The Journal of Supercomputing

, Volume 62, Issue 2, pp 681–688

Zero-energy optical logic: can it be practical?

Authors

  • H. John Caulfield
    • Fisk University
  • Andrey Zavalin
    • Fisk University
    • Fisk University
Article

DOI: 10.1007/s11227-011-0583-7

Cite this article as:
Caulfield, H.J., Zavalin, A. & Qian, L. J Supercomput (2012) 62: 681. doi:10.1007/s11227-011-0583-7

Abstract

The thermodynamic “permission” to build a device that can evaluate a sequence of logic operations that operate at zero energy has existed and has been unsolved for about 40 years. Over the last four years, we have explored the possibility of a constructive proof. And we finally have found successfully such a proof and found that lossless logic systems could actually be built. It can only be implemented by optics. In this paper, the problems addressed are speed, size, and error rate. The speed problem simply vanishes, as it was an inference from the implicit assumption that the logic would be electronic. But the other two problems are real and must be addressed if energy-free logic is to have any significant applications. Initial steps in solving the size and error rate are addressed in more detail.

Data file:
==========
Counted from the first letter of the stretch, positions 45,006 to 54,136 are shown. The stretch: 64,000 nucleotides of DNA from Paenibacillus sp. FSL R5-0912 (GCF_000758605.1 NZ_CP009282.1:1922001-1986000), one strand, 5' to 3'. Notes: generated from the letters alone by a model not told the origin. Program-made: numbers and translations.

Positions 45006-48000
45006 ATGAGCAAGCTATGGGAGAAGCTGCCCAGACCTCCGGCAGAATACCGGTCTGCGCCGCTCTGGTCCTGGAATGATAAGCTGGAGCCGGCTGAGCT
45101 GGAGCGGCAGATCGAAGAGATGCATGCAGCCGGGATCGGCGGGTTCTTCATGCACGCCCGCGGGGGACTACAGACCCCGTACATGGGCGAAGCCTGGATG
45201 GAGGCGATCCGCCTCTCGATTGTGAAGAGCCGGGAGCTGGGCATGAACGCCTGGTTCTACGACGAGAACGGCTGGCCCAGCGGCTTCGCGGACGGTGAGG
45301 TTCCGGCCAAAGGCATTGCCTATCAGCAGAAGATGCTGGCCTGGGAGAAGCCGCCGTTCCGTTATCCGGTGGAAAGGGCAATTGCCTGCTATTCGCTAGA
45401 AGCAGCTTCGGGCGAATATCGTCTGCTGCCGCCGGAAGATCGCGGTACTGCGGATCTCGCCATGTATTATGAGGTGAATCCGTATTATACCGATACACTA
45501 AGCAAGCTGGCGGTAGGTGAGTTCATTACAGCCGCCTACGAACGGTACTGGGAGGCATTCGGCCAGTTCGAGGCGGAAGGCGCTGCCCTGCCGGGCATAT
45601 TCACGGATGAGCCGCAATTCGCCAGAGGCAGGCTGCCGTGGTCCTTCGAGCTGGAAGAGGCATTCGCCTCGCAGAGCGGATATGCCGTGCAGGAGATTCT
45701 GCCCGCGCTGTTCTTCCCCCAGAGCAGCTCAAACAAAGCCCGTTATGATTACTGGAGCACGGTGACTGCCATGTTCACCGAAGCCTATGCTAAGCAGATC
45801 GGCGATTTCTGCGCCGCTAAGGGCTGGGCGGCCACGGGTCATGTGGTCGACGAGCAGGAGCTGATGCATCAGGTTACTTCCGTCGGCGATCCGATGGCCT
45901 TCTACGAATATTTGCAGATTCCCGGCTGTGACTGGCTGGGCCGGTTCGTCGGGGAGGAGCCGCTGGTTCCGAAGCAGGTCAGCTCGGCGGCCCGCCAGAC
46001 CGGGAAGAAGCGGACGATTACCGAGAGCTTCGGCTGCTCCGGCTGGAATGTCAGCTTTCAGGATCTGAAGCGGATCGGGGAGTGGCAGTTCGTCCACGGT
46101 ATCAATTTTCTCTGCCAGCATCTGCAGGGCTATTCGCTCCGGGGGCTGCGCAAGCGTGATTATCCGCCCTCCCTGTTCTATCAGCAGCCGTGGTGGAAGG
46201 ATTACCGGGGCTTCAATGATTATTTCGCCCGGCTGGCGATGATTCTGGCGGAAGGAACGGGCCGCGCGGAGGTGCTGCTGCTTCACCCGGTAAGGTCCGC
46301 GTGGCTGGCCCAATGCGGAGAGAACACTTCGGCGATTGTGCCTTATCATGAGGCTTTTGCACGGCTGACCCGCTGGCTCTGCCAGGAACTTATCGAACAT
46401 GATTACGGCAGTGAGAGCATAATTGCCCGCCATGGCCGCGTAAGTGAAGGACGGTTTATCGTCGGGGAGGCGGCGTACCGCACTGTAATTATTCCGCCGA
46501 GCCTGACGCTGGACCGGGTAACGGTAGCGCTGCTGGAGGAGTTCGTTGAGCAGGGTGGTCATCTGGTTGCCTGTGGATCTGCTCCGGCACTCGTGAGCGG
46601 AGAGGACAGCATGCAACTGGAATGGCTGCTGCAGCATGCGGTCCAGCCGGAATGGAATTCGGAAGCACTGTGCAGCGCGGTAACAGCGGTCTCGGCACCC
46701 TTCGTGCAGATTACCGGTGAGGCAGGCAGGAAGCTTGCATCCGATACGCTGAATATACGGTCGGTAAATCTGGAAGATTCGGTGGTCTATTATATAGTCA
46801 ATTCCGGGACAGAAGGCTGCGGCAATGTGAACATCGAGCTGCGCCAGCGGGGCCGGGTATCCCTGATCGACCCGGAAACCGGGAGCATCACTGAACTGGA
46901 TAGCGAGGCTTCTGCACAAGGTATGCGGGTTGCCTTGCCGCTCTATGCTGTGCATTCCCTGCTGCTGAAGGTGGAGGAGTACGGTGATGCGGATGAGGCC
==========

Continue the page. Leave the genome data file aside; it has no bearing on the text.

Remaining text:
Keywords

Zero-energy logic Conservative logic

Copyright information

© Springer Science+Business Media, LLC 2011